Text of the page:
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The Ministry of Finance recently announced an extension of the moratorium period until 31 August, however drivers of cab aggregators such as Ola and Uber, drivers of black and yellow taxis (think Mumbai and Kolkata), and auto rickshaw drivers say the decision has not helped at all.
According to ET Auto, drivers' unions claim that financial institutions that have offered loans to drivers against purchases of new vehicles are demanding that loans be cleared and have resorted to seizing vehicles in case of a default.
Driver unions for Ola and Uber say that roughly 150 vehicles have already been seized, and that some drivers have voluntarily handed over vehicles to banks.
Mr Anand Kute, the Organising Secretary at the Maharashtra Rajya Rashtriya Kamgar Sangh said, "Based on the information that we have received from drivers, at least 150-odd cars which ran on Ola and Uber platforms have been seized during this pandemic."
"These include reasons for non-payment of EMIs before the pandemic as well. Around 75 percent of vehicles seized are due to pandemic wherein either the drivers have returned them on their own or were forced to return their vehicles," he added.
The unions also say that some drivers have posted advertisements for sale of vehicles via the union's social media channels. Driver-owners are selling their vehicles for less than market value in order to repay loans taken against the vehicles.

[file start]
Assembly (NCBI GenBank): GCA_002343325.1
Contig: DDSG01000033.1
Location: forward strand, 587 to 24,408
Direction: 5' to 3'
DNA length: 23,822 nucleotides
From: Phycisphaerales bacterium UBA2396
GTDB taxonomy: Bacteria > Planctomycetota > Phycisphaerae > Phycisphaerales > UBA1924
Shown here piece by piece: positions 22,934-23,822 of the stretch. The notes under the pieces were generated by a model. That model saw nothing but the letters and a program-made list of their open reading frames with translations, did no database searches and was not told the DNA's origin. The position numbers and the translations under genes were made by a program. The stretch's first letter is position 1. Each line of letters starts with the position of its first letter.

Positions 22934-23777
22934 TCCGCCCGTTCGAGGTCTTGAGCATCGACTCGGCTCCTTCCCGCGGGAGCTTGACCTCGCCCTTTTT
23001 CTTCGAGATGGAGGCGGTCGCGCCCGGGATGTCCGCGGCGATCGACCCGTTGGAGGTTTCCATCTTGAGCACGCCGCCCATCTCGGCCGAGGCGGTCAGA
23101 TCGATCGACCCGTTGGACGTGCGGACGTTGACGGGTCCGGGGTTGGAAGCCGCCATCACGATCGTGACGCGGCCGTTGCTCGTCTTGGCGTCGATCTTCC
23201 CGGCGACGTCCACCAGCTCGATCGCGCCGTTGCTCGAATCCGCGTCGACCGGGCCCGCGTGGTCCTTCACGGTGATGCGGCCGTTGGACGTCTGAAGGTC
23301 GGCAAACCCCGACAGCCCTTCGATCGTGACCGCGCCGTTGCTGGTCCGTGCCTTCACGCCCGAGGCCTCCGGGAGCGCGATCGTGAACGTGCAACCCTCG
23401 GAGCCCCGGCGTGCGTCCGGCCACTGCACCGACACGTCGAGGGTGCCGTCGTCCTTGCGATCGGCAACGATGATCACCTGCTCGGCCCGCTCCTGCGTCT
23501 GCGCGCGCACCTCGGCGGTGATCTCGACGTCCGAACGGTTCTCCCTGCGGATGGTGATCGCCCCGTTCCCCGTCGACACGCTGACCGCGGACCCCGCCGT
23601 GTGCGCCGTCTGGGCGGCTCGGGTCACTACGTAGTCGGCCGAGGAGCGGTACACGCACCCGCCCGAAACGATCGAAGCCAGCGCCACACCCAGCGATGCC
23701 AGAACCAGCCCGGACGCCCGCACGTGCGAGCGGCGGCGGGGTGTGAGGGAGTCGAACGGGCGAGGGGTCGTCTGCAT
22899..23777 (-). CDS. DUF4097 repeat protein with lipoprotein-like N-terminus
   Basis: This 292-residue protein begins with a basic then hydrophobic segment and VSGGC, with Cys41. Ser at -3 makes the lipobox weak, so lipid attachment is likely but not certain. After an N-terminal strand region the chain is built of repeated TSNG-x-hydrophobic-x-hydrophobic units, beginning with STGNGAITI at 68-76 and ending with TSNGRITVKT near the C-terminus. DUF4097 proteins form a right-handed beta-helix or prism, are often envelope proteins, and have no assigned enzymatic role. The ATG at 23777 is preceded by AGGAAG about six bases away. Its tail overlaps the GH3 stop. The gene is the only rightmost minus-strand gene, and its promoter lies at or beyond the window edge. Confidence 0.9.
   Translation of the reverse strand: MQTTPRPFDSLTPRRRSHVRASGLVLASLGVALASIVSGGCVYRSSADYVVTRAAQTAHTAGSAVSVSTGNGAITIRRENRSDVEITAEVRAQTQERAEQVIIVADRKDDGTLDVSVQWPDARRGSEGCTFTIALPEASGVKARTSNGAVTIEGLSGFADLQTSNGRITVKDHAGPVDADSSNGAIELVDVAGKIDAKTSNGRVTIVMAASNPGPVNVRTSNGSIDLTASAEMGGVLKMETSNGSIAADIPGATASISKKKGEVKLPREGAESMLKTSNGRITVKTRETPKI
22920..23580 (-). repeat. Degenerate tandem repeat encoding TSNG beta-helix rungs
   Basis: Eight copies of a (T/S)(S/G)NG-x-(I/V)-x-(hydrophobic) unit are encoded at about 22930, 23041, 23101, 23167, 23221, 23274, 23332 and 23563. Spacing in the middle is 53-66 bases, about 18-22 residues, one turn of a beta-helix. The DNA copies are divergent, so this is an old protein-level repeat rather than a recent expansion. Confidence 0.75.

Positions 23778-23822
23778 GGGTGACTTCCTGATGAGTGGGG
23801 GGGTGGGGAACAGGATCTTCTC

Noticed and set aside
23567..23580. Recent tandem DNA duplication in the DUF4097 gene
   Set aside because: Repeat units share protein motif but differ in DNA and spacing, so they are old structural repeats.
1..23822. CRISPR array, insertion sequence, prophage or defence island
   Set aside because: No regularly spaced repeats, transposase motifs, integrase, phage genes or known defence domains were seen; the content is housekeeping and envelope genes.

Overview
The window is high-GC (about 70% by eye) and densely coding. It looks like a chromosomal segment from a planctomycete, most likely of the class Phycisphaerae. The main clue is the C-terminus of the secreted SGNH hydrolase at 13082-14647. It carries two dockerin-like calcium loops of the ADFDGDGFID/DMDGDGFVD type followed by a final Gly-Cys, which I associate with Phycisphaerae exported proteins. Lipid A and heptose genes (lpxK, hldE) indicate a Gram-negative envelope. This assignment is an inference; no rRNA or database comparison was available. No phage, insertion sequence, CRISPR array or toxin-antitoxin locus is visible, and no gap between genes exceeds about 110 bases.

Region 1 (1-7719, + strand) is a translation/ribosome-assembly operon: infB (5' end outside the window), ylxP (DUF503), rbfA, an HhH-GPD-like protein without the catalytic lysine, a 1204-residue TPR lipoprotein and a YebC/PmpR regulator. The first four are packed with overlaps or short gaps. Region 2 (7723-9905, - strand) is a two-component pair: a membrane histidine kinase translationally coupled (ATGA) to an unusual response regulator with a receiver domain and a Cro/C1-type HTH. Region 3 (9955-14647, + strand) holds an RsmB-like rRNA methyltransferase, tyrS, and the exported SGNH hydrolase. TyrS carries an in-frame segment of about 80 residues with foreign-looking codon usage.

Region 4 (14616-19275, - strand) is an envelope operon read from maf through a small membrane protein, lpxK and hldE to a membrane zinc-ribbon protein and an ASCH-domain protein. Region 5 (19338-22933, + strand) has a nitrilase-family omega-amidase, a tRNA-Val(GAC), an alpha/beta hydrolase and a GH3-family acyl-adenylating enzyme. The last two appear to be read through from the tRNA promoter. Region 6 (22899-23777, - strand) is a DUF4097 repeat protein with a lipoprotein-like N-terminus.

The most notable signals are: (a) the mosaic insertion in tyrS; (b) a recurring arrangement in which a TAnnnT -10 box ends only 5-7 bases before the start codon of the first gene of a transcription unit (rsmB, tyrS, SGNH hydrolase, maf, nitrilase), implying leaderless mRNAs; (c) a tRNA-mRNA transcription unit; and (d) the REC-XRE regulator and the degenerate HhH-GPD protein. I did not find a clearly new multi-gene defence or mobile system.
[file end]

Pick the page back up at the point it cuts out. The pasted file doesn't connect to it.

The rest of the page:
A majority of loans have been received via non-banking institutions, loan sharks, and small finance banks. Mr Prashant Sawardekar, the President at the Indian Federation of App Based Transport Workers (IFAT) said he spoke with multiple institutions and requested for more time to repay loans.
He said, "Most of the loans provided are from such NBFCs like Mahindra Finance, AU Small Finance Bank and others. There have been times, in this lockdown, when I personally had to speak to these financial institutions asking them to give time for repaying loans."
Auto and taxi union leaders have said that drivers have been in touch with banks and smaller financial institutions and have been to repay loans via EMIs throughout the lockdown period.
Mr A L Quadros, a taxi union leader said, "I have got calls from drivers who have left Mumbai but were getting calls from recovery agents. I categorically told the drivers not to repay as the moratorium is in place."
Union leaders say that most drivers are having a tough time trying to survive during the pandemic. Some have multiple loans to pay against two or more vehicles, adding more fuel to fire.
Mr Gharat, a driver from Mumbai said, "I had emailed these financial institutions seeking a moratorium, however the second extension is not being adhered to seriously by them. I have been getting calls now and then that they will confiscate my vehicle if I don't pay up."
Financial institutions however, claim they have been following the moratorium and haven't engaged in repo activity. A spokesperson for AU Small Finance Bank said, "We have not engaged in any repossession activity during this period and will continue to maintain this stance till the end of moratorium period."
"Majority of these customers are paying the dues regularly on respective due dates. For the remaining set of customers, our staff has reached out to them to educate them on pros & cons of availing moratorium," the spokesperson added.
A spokesperson for Mahindra Finance said, "We have proactively provided moratorium to drivers, unless they have specifically opted out of it. We have stopped repossession during the pandemic period and hence the question of impounding the vehicles does not arise at all."
Thoughts About The Auto, Taxi, and Drivers' Unions Claiming Banks And Financial Institutions Not Following Moratorium Rules
This is a tough situation to be in for auto and cab drivers. The number of passengers who use shared mobility has reduced to levels that are troubling for drivers. The government needs to address this situation as soon as possible.